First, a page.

Product life cycle is a business management technique that defines stages in the lifespan of commercial or consumer products. Product life cycles are used for determining the normal phases a product goes through over its lifespan.
Every manufacturer and distributor of after-market parts needs to know the different stages of their product life cycle to ensure inventory levels are being accurately forecasted and replenishment reorder points are in alignment with customer demand.
Different stages of a product life cycle
From the time a new product is launched to the market, it will invariably go through a typical life span where demand will traverse though nine different demand types from initial product launch to the end of the life cycle.
As the product moves through the demand stages that are outlined in Figure 1. 2, different forecasting and planning techniques are required to effectively forecast demand. Figure 1 2 illustrates how a product life cycle changes over time as it migrates from one pattern to the next.
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The four main stages of a product life cycle are:
1 | Launch: There are heavy distribution and promotion expenses to sell this new product and an inventory planner may need to increase inventory levels to ensure product is available as sales begin to rise.
2 | Growth: As a product increases in popularity with consumers, sales will start to rise. It may be a rapid growth or a slower one, but the growth trend will still be positive. Growth rates can be highly variable and sporadic. Successful inventory planners will frequently run demand forecasts to ensure they have the right stock levels, safety stock and reorder points to optimize their cost model while ensuring a high order fill rate.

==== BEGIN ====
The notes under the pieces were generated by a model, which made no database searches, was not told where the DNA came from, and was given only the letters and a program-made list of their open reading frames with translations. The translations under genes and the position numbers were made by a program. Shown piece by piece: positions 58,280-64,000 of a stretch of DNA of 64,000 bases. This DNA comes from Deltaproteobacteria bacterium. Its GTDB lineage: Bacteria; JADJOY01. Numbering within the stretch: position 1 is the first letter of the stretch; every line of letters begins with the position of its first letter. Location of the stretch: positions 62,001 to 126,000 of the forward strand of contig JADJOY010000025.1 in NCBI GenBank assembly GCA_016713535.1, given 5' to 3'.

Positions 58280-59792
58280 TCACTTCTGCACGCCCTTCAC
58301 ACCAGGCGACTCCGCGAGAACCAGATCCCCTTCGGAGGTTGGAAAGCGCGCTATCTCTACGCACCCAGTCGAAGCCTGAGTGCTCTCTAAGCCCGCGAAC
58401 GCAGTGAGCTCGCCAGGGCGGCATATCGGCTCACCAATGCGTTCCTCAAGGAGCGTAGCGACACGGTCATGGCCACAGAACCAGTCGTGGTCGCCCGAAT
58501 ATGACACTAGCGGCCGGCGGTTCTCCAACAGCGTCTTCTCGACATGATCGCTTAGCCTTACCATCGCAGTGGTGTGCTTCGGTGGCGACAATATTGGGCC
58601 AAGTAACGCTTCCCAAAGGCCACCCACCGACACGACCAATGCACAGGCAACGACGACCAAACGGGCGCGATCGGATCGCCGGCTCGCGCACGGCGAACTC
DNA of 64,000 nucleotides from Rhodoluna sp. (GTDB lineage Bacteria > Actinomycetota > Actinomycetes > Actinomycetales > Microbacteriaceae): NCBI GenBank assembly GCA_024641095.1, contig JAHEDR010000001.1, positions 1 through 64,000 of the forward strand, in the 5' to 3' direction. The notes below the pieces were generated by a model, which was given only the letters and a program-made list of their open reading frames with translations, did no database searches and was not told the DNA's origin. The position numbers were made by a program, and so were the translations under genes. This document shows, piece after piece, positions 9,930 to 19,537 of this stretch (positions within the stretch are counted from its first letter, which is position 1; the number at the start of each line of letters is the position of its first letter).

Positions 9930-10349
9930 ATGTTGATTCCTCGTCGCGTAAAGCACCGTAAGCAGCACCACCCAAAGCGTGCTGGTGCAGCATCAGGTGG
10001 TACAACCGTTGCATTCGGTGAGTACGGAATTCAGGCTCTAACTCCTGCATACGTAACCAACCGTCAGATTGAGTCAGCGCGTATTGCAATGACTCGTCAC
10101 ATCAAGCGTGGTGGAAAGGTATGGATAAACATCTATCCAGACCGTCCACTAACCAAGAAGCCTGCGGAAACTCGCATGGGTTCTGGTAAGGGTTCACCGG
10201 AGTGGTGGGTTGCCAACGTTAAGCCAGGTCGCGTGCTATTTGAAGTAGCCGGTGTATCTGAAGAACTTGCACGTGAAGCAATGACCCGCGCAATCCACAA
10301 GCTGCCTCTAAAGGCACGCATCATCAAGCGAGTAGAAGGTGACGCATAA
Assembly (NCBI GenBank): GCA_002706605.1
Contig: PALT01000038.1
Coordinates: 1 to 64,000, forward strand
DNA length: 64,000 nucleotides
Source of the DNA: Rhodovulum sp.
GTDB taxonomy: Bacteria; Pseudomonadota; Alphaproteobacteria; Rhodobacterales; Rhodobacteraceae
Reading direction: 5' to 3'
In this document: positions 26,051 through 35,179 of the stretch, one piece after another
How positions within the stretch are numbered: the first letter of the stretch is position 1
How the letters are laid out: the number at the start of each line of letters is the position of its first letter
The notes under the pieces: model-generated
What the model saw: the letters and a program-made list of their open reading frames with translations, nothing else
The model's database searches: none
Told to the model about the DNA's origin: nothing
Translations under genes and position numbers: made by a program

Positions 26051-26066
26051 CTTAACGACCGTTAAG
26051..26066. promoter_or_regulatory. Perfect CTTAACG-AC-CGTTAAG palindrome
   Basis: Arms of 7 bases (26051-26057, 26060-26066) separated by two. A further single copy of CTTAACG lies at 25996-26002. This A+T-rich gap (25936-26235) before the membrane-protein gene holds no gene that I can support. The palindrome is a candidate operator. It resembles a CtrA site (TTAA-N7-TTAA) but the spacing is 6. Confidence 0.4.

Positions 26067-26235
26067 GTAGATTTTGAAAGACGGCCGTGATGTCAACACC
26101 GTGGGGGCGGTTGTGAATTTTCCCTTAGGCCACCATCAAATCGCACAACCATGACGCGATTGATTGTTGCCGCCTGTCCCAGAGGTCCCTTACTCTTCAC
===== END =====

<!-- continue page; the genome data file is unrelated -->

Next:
3 | Maturity: Once the product is well established and the consumer marketplace has been saturated or has met their satisfaction with the product, then the growth slows down and begins to level off. In this stage, inventory planners will typically see erratic, slow or fast spikes in customer demand. This demand pattern type can vary greatly and will require frequent forecasts to ensure stocked items are optimized.
This is the primary stage of the product life cycle where managers of stock will want to begin inventory planning to reduce their target customer service levels in order to lower inventory levels for the oncoming decline of product demand.
This is a difficult transition for most companies as they do not want to risk missing sales due to lower inventory levels and stock outs, but the costs associated with carrying large quantities of excess or obsolete stock could be a huge financial burden if not managed properly.
4 | Decline: After a product has reached its maturity stage, sales will eventually fall due to changes in consumer demand or due to newer product offerings or competing products being supplied to the market.
Different products have different growth and decline patterns. Smart inventory planners that have already accounted for the decline in demand have typically taken a number of actions to ensure stock levels are being reduced at an appropriate level to avoid being left with obsolete stock.
Orders will diminish as contract time periods end, and suppliers must be careful not to be caught with dead and obsolete stocks of raw materials, components or finished products.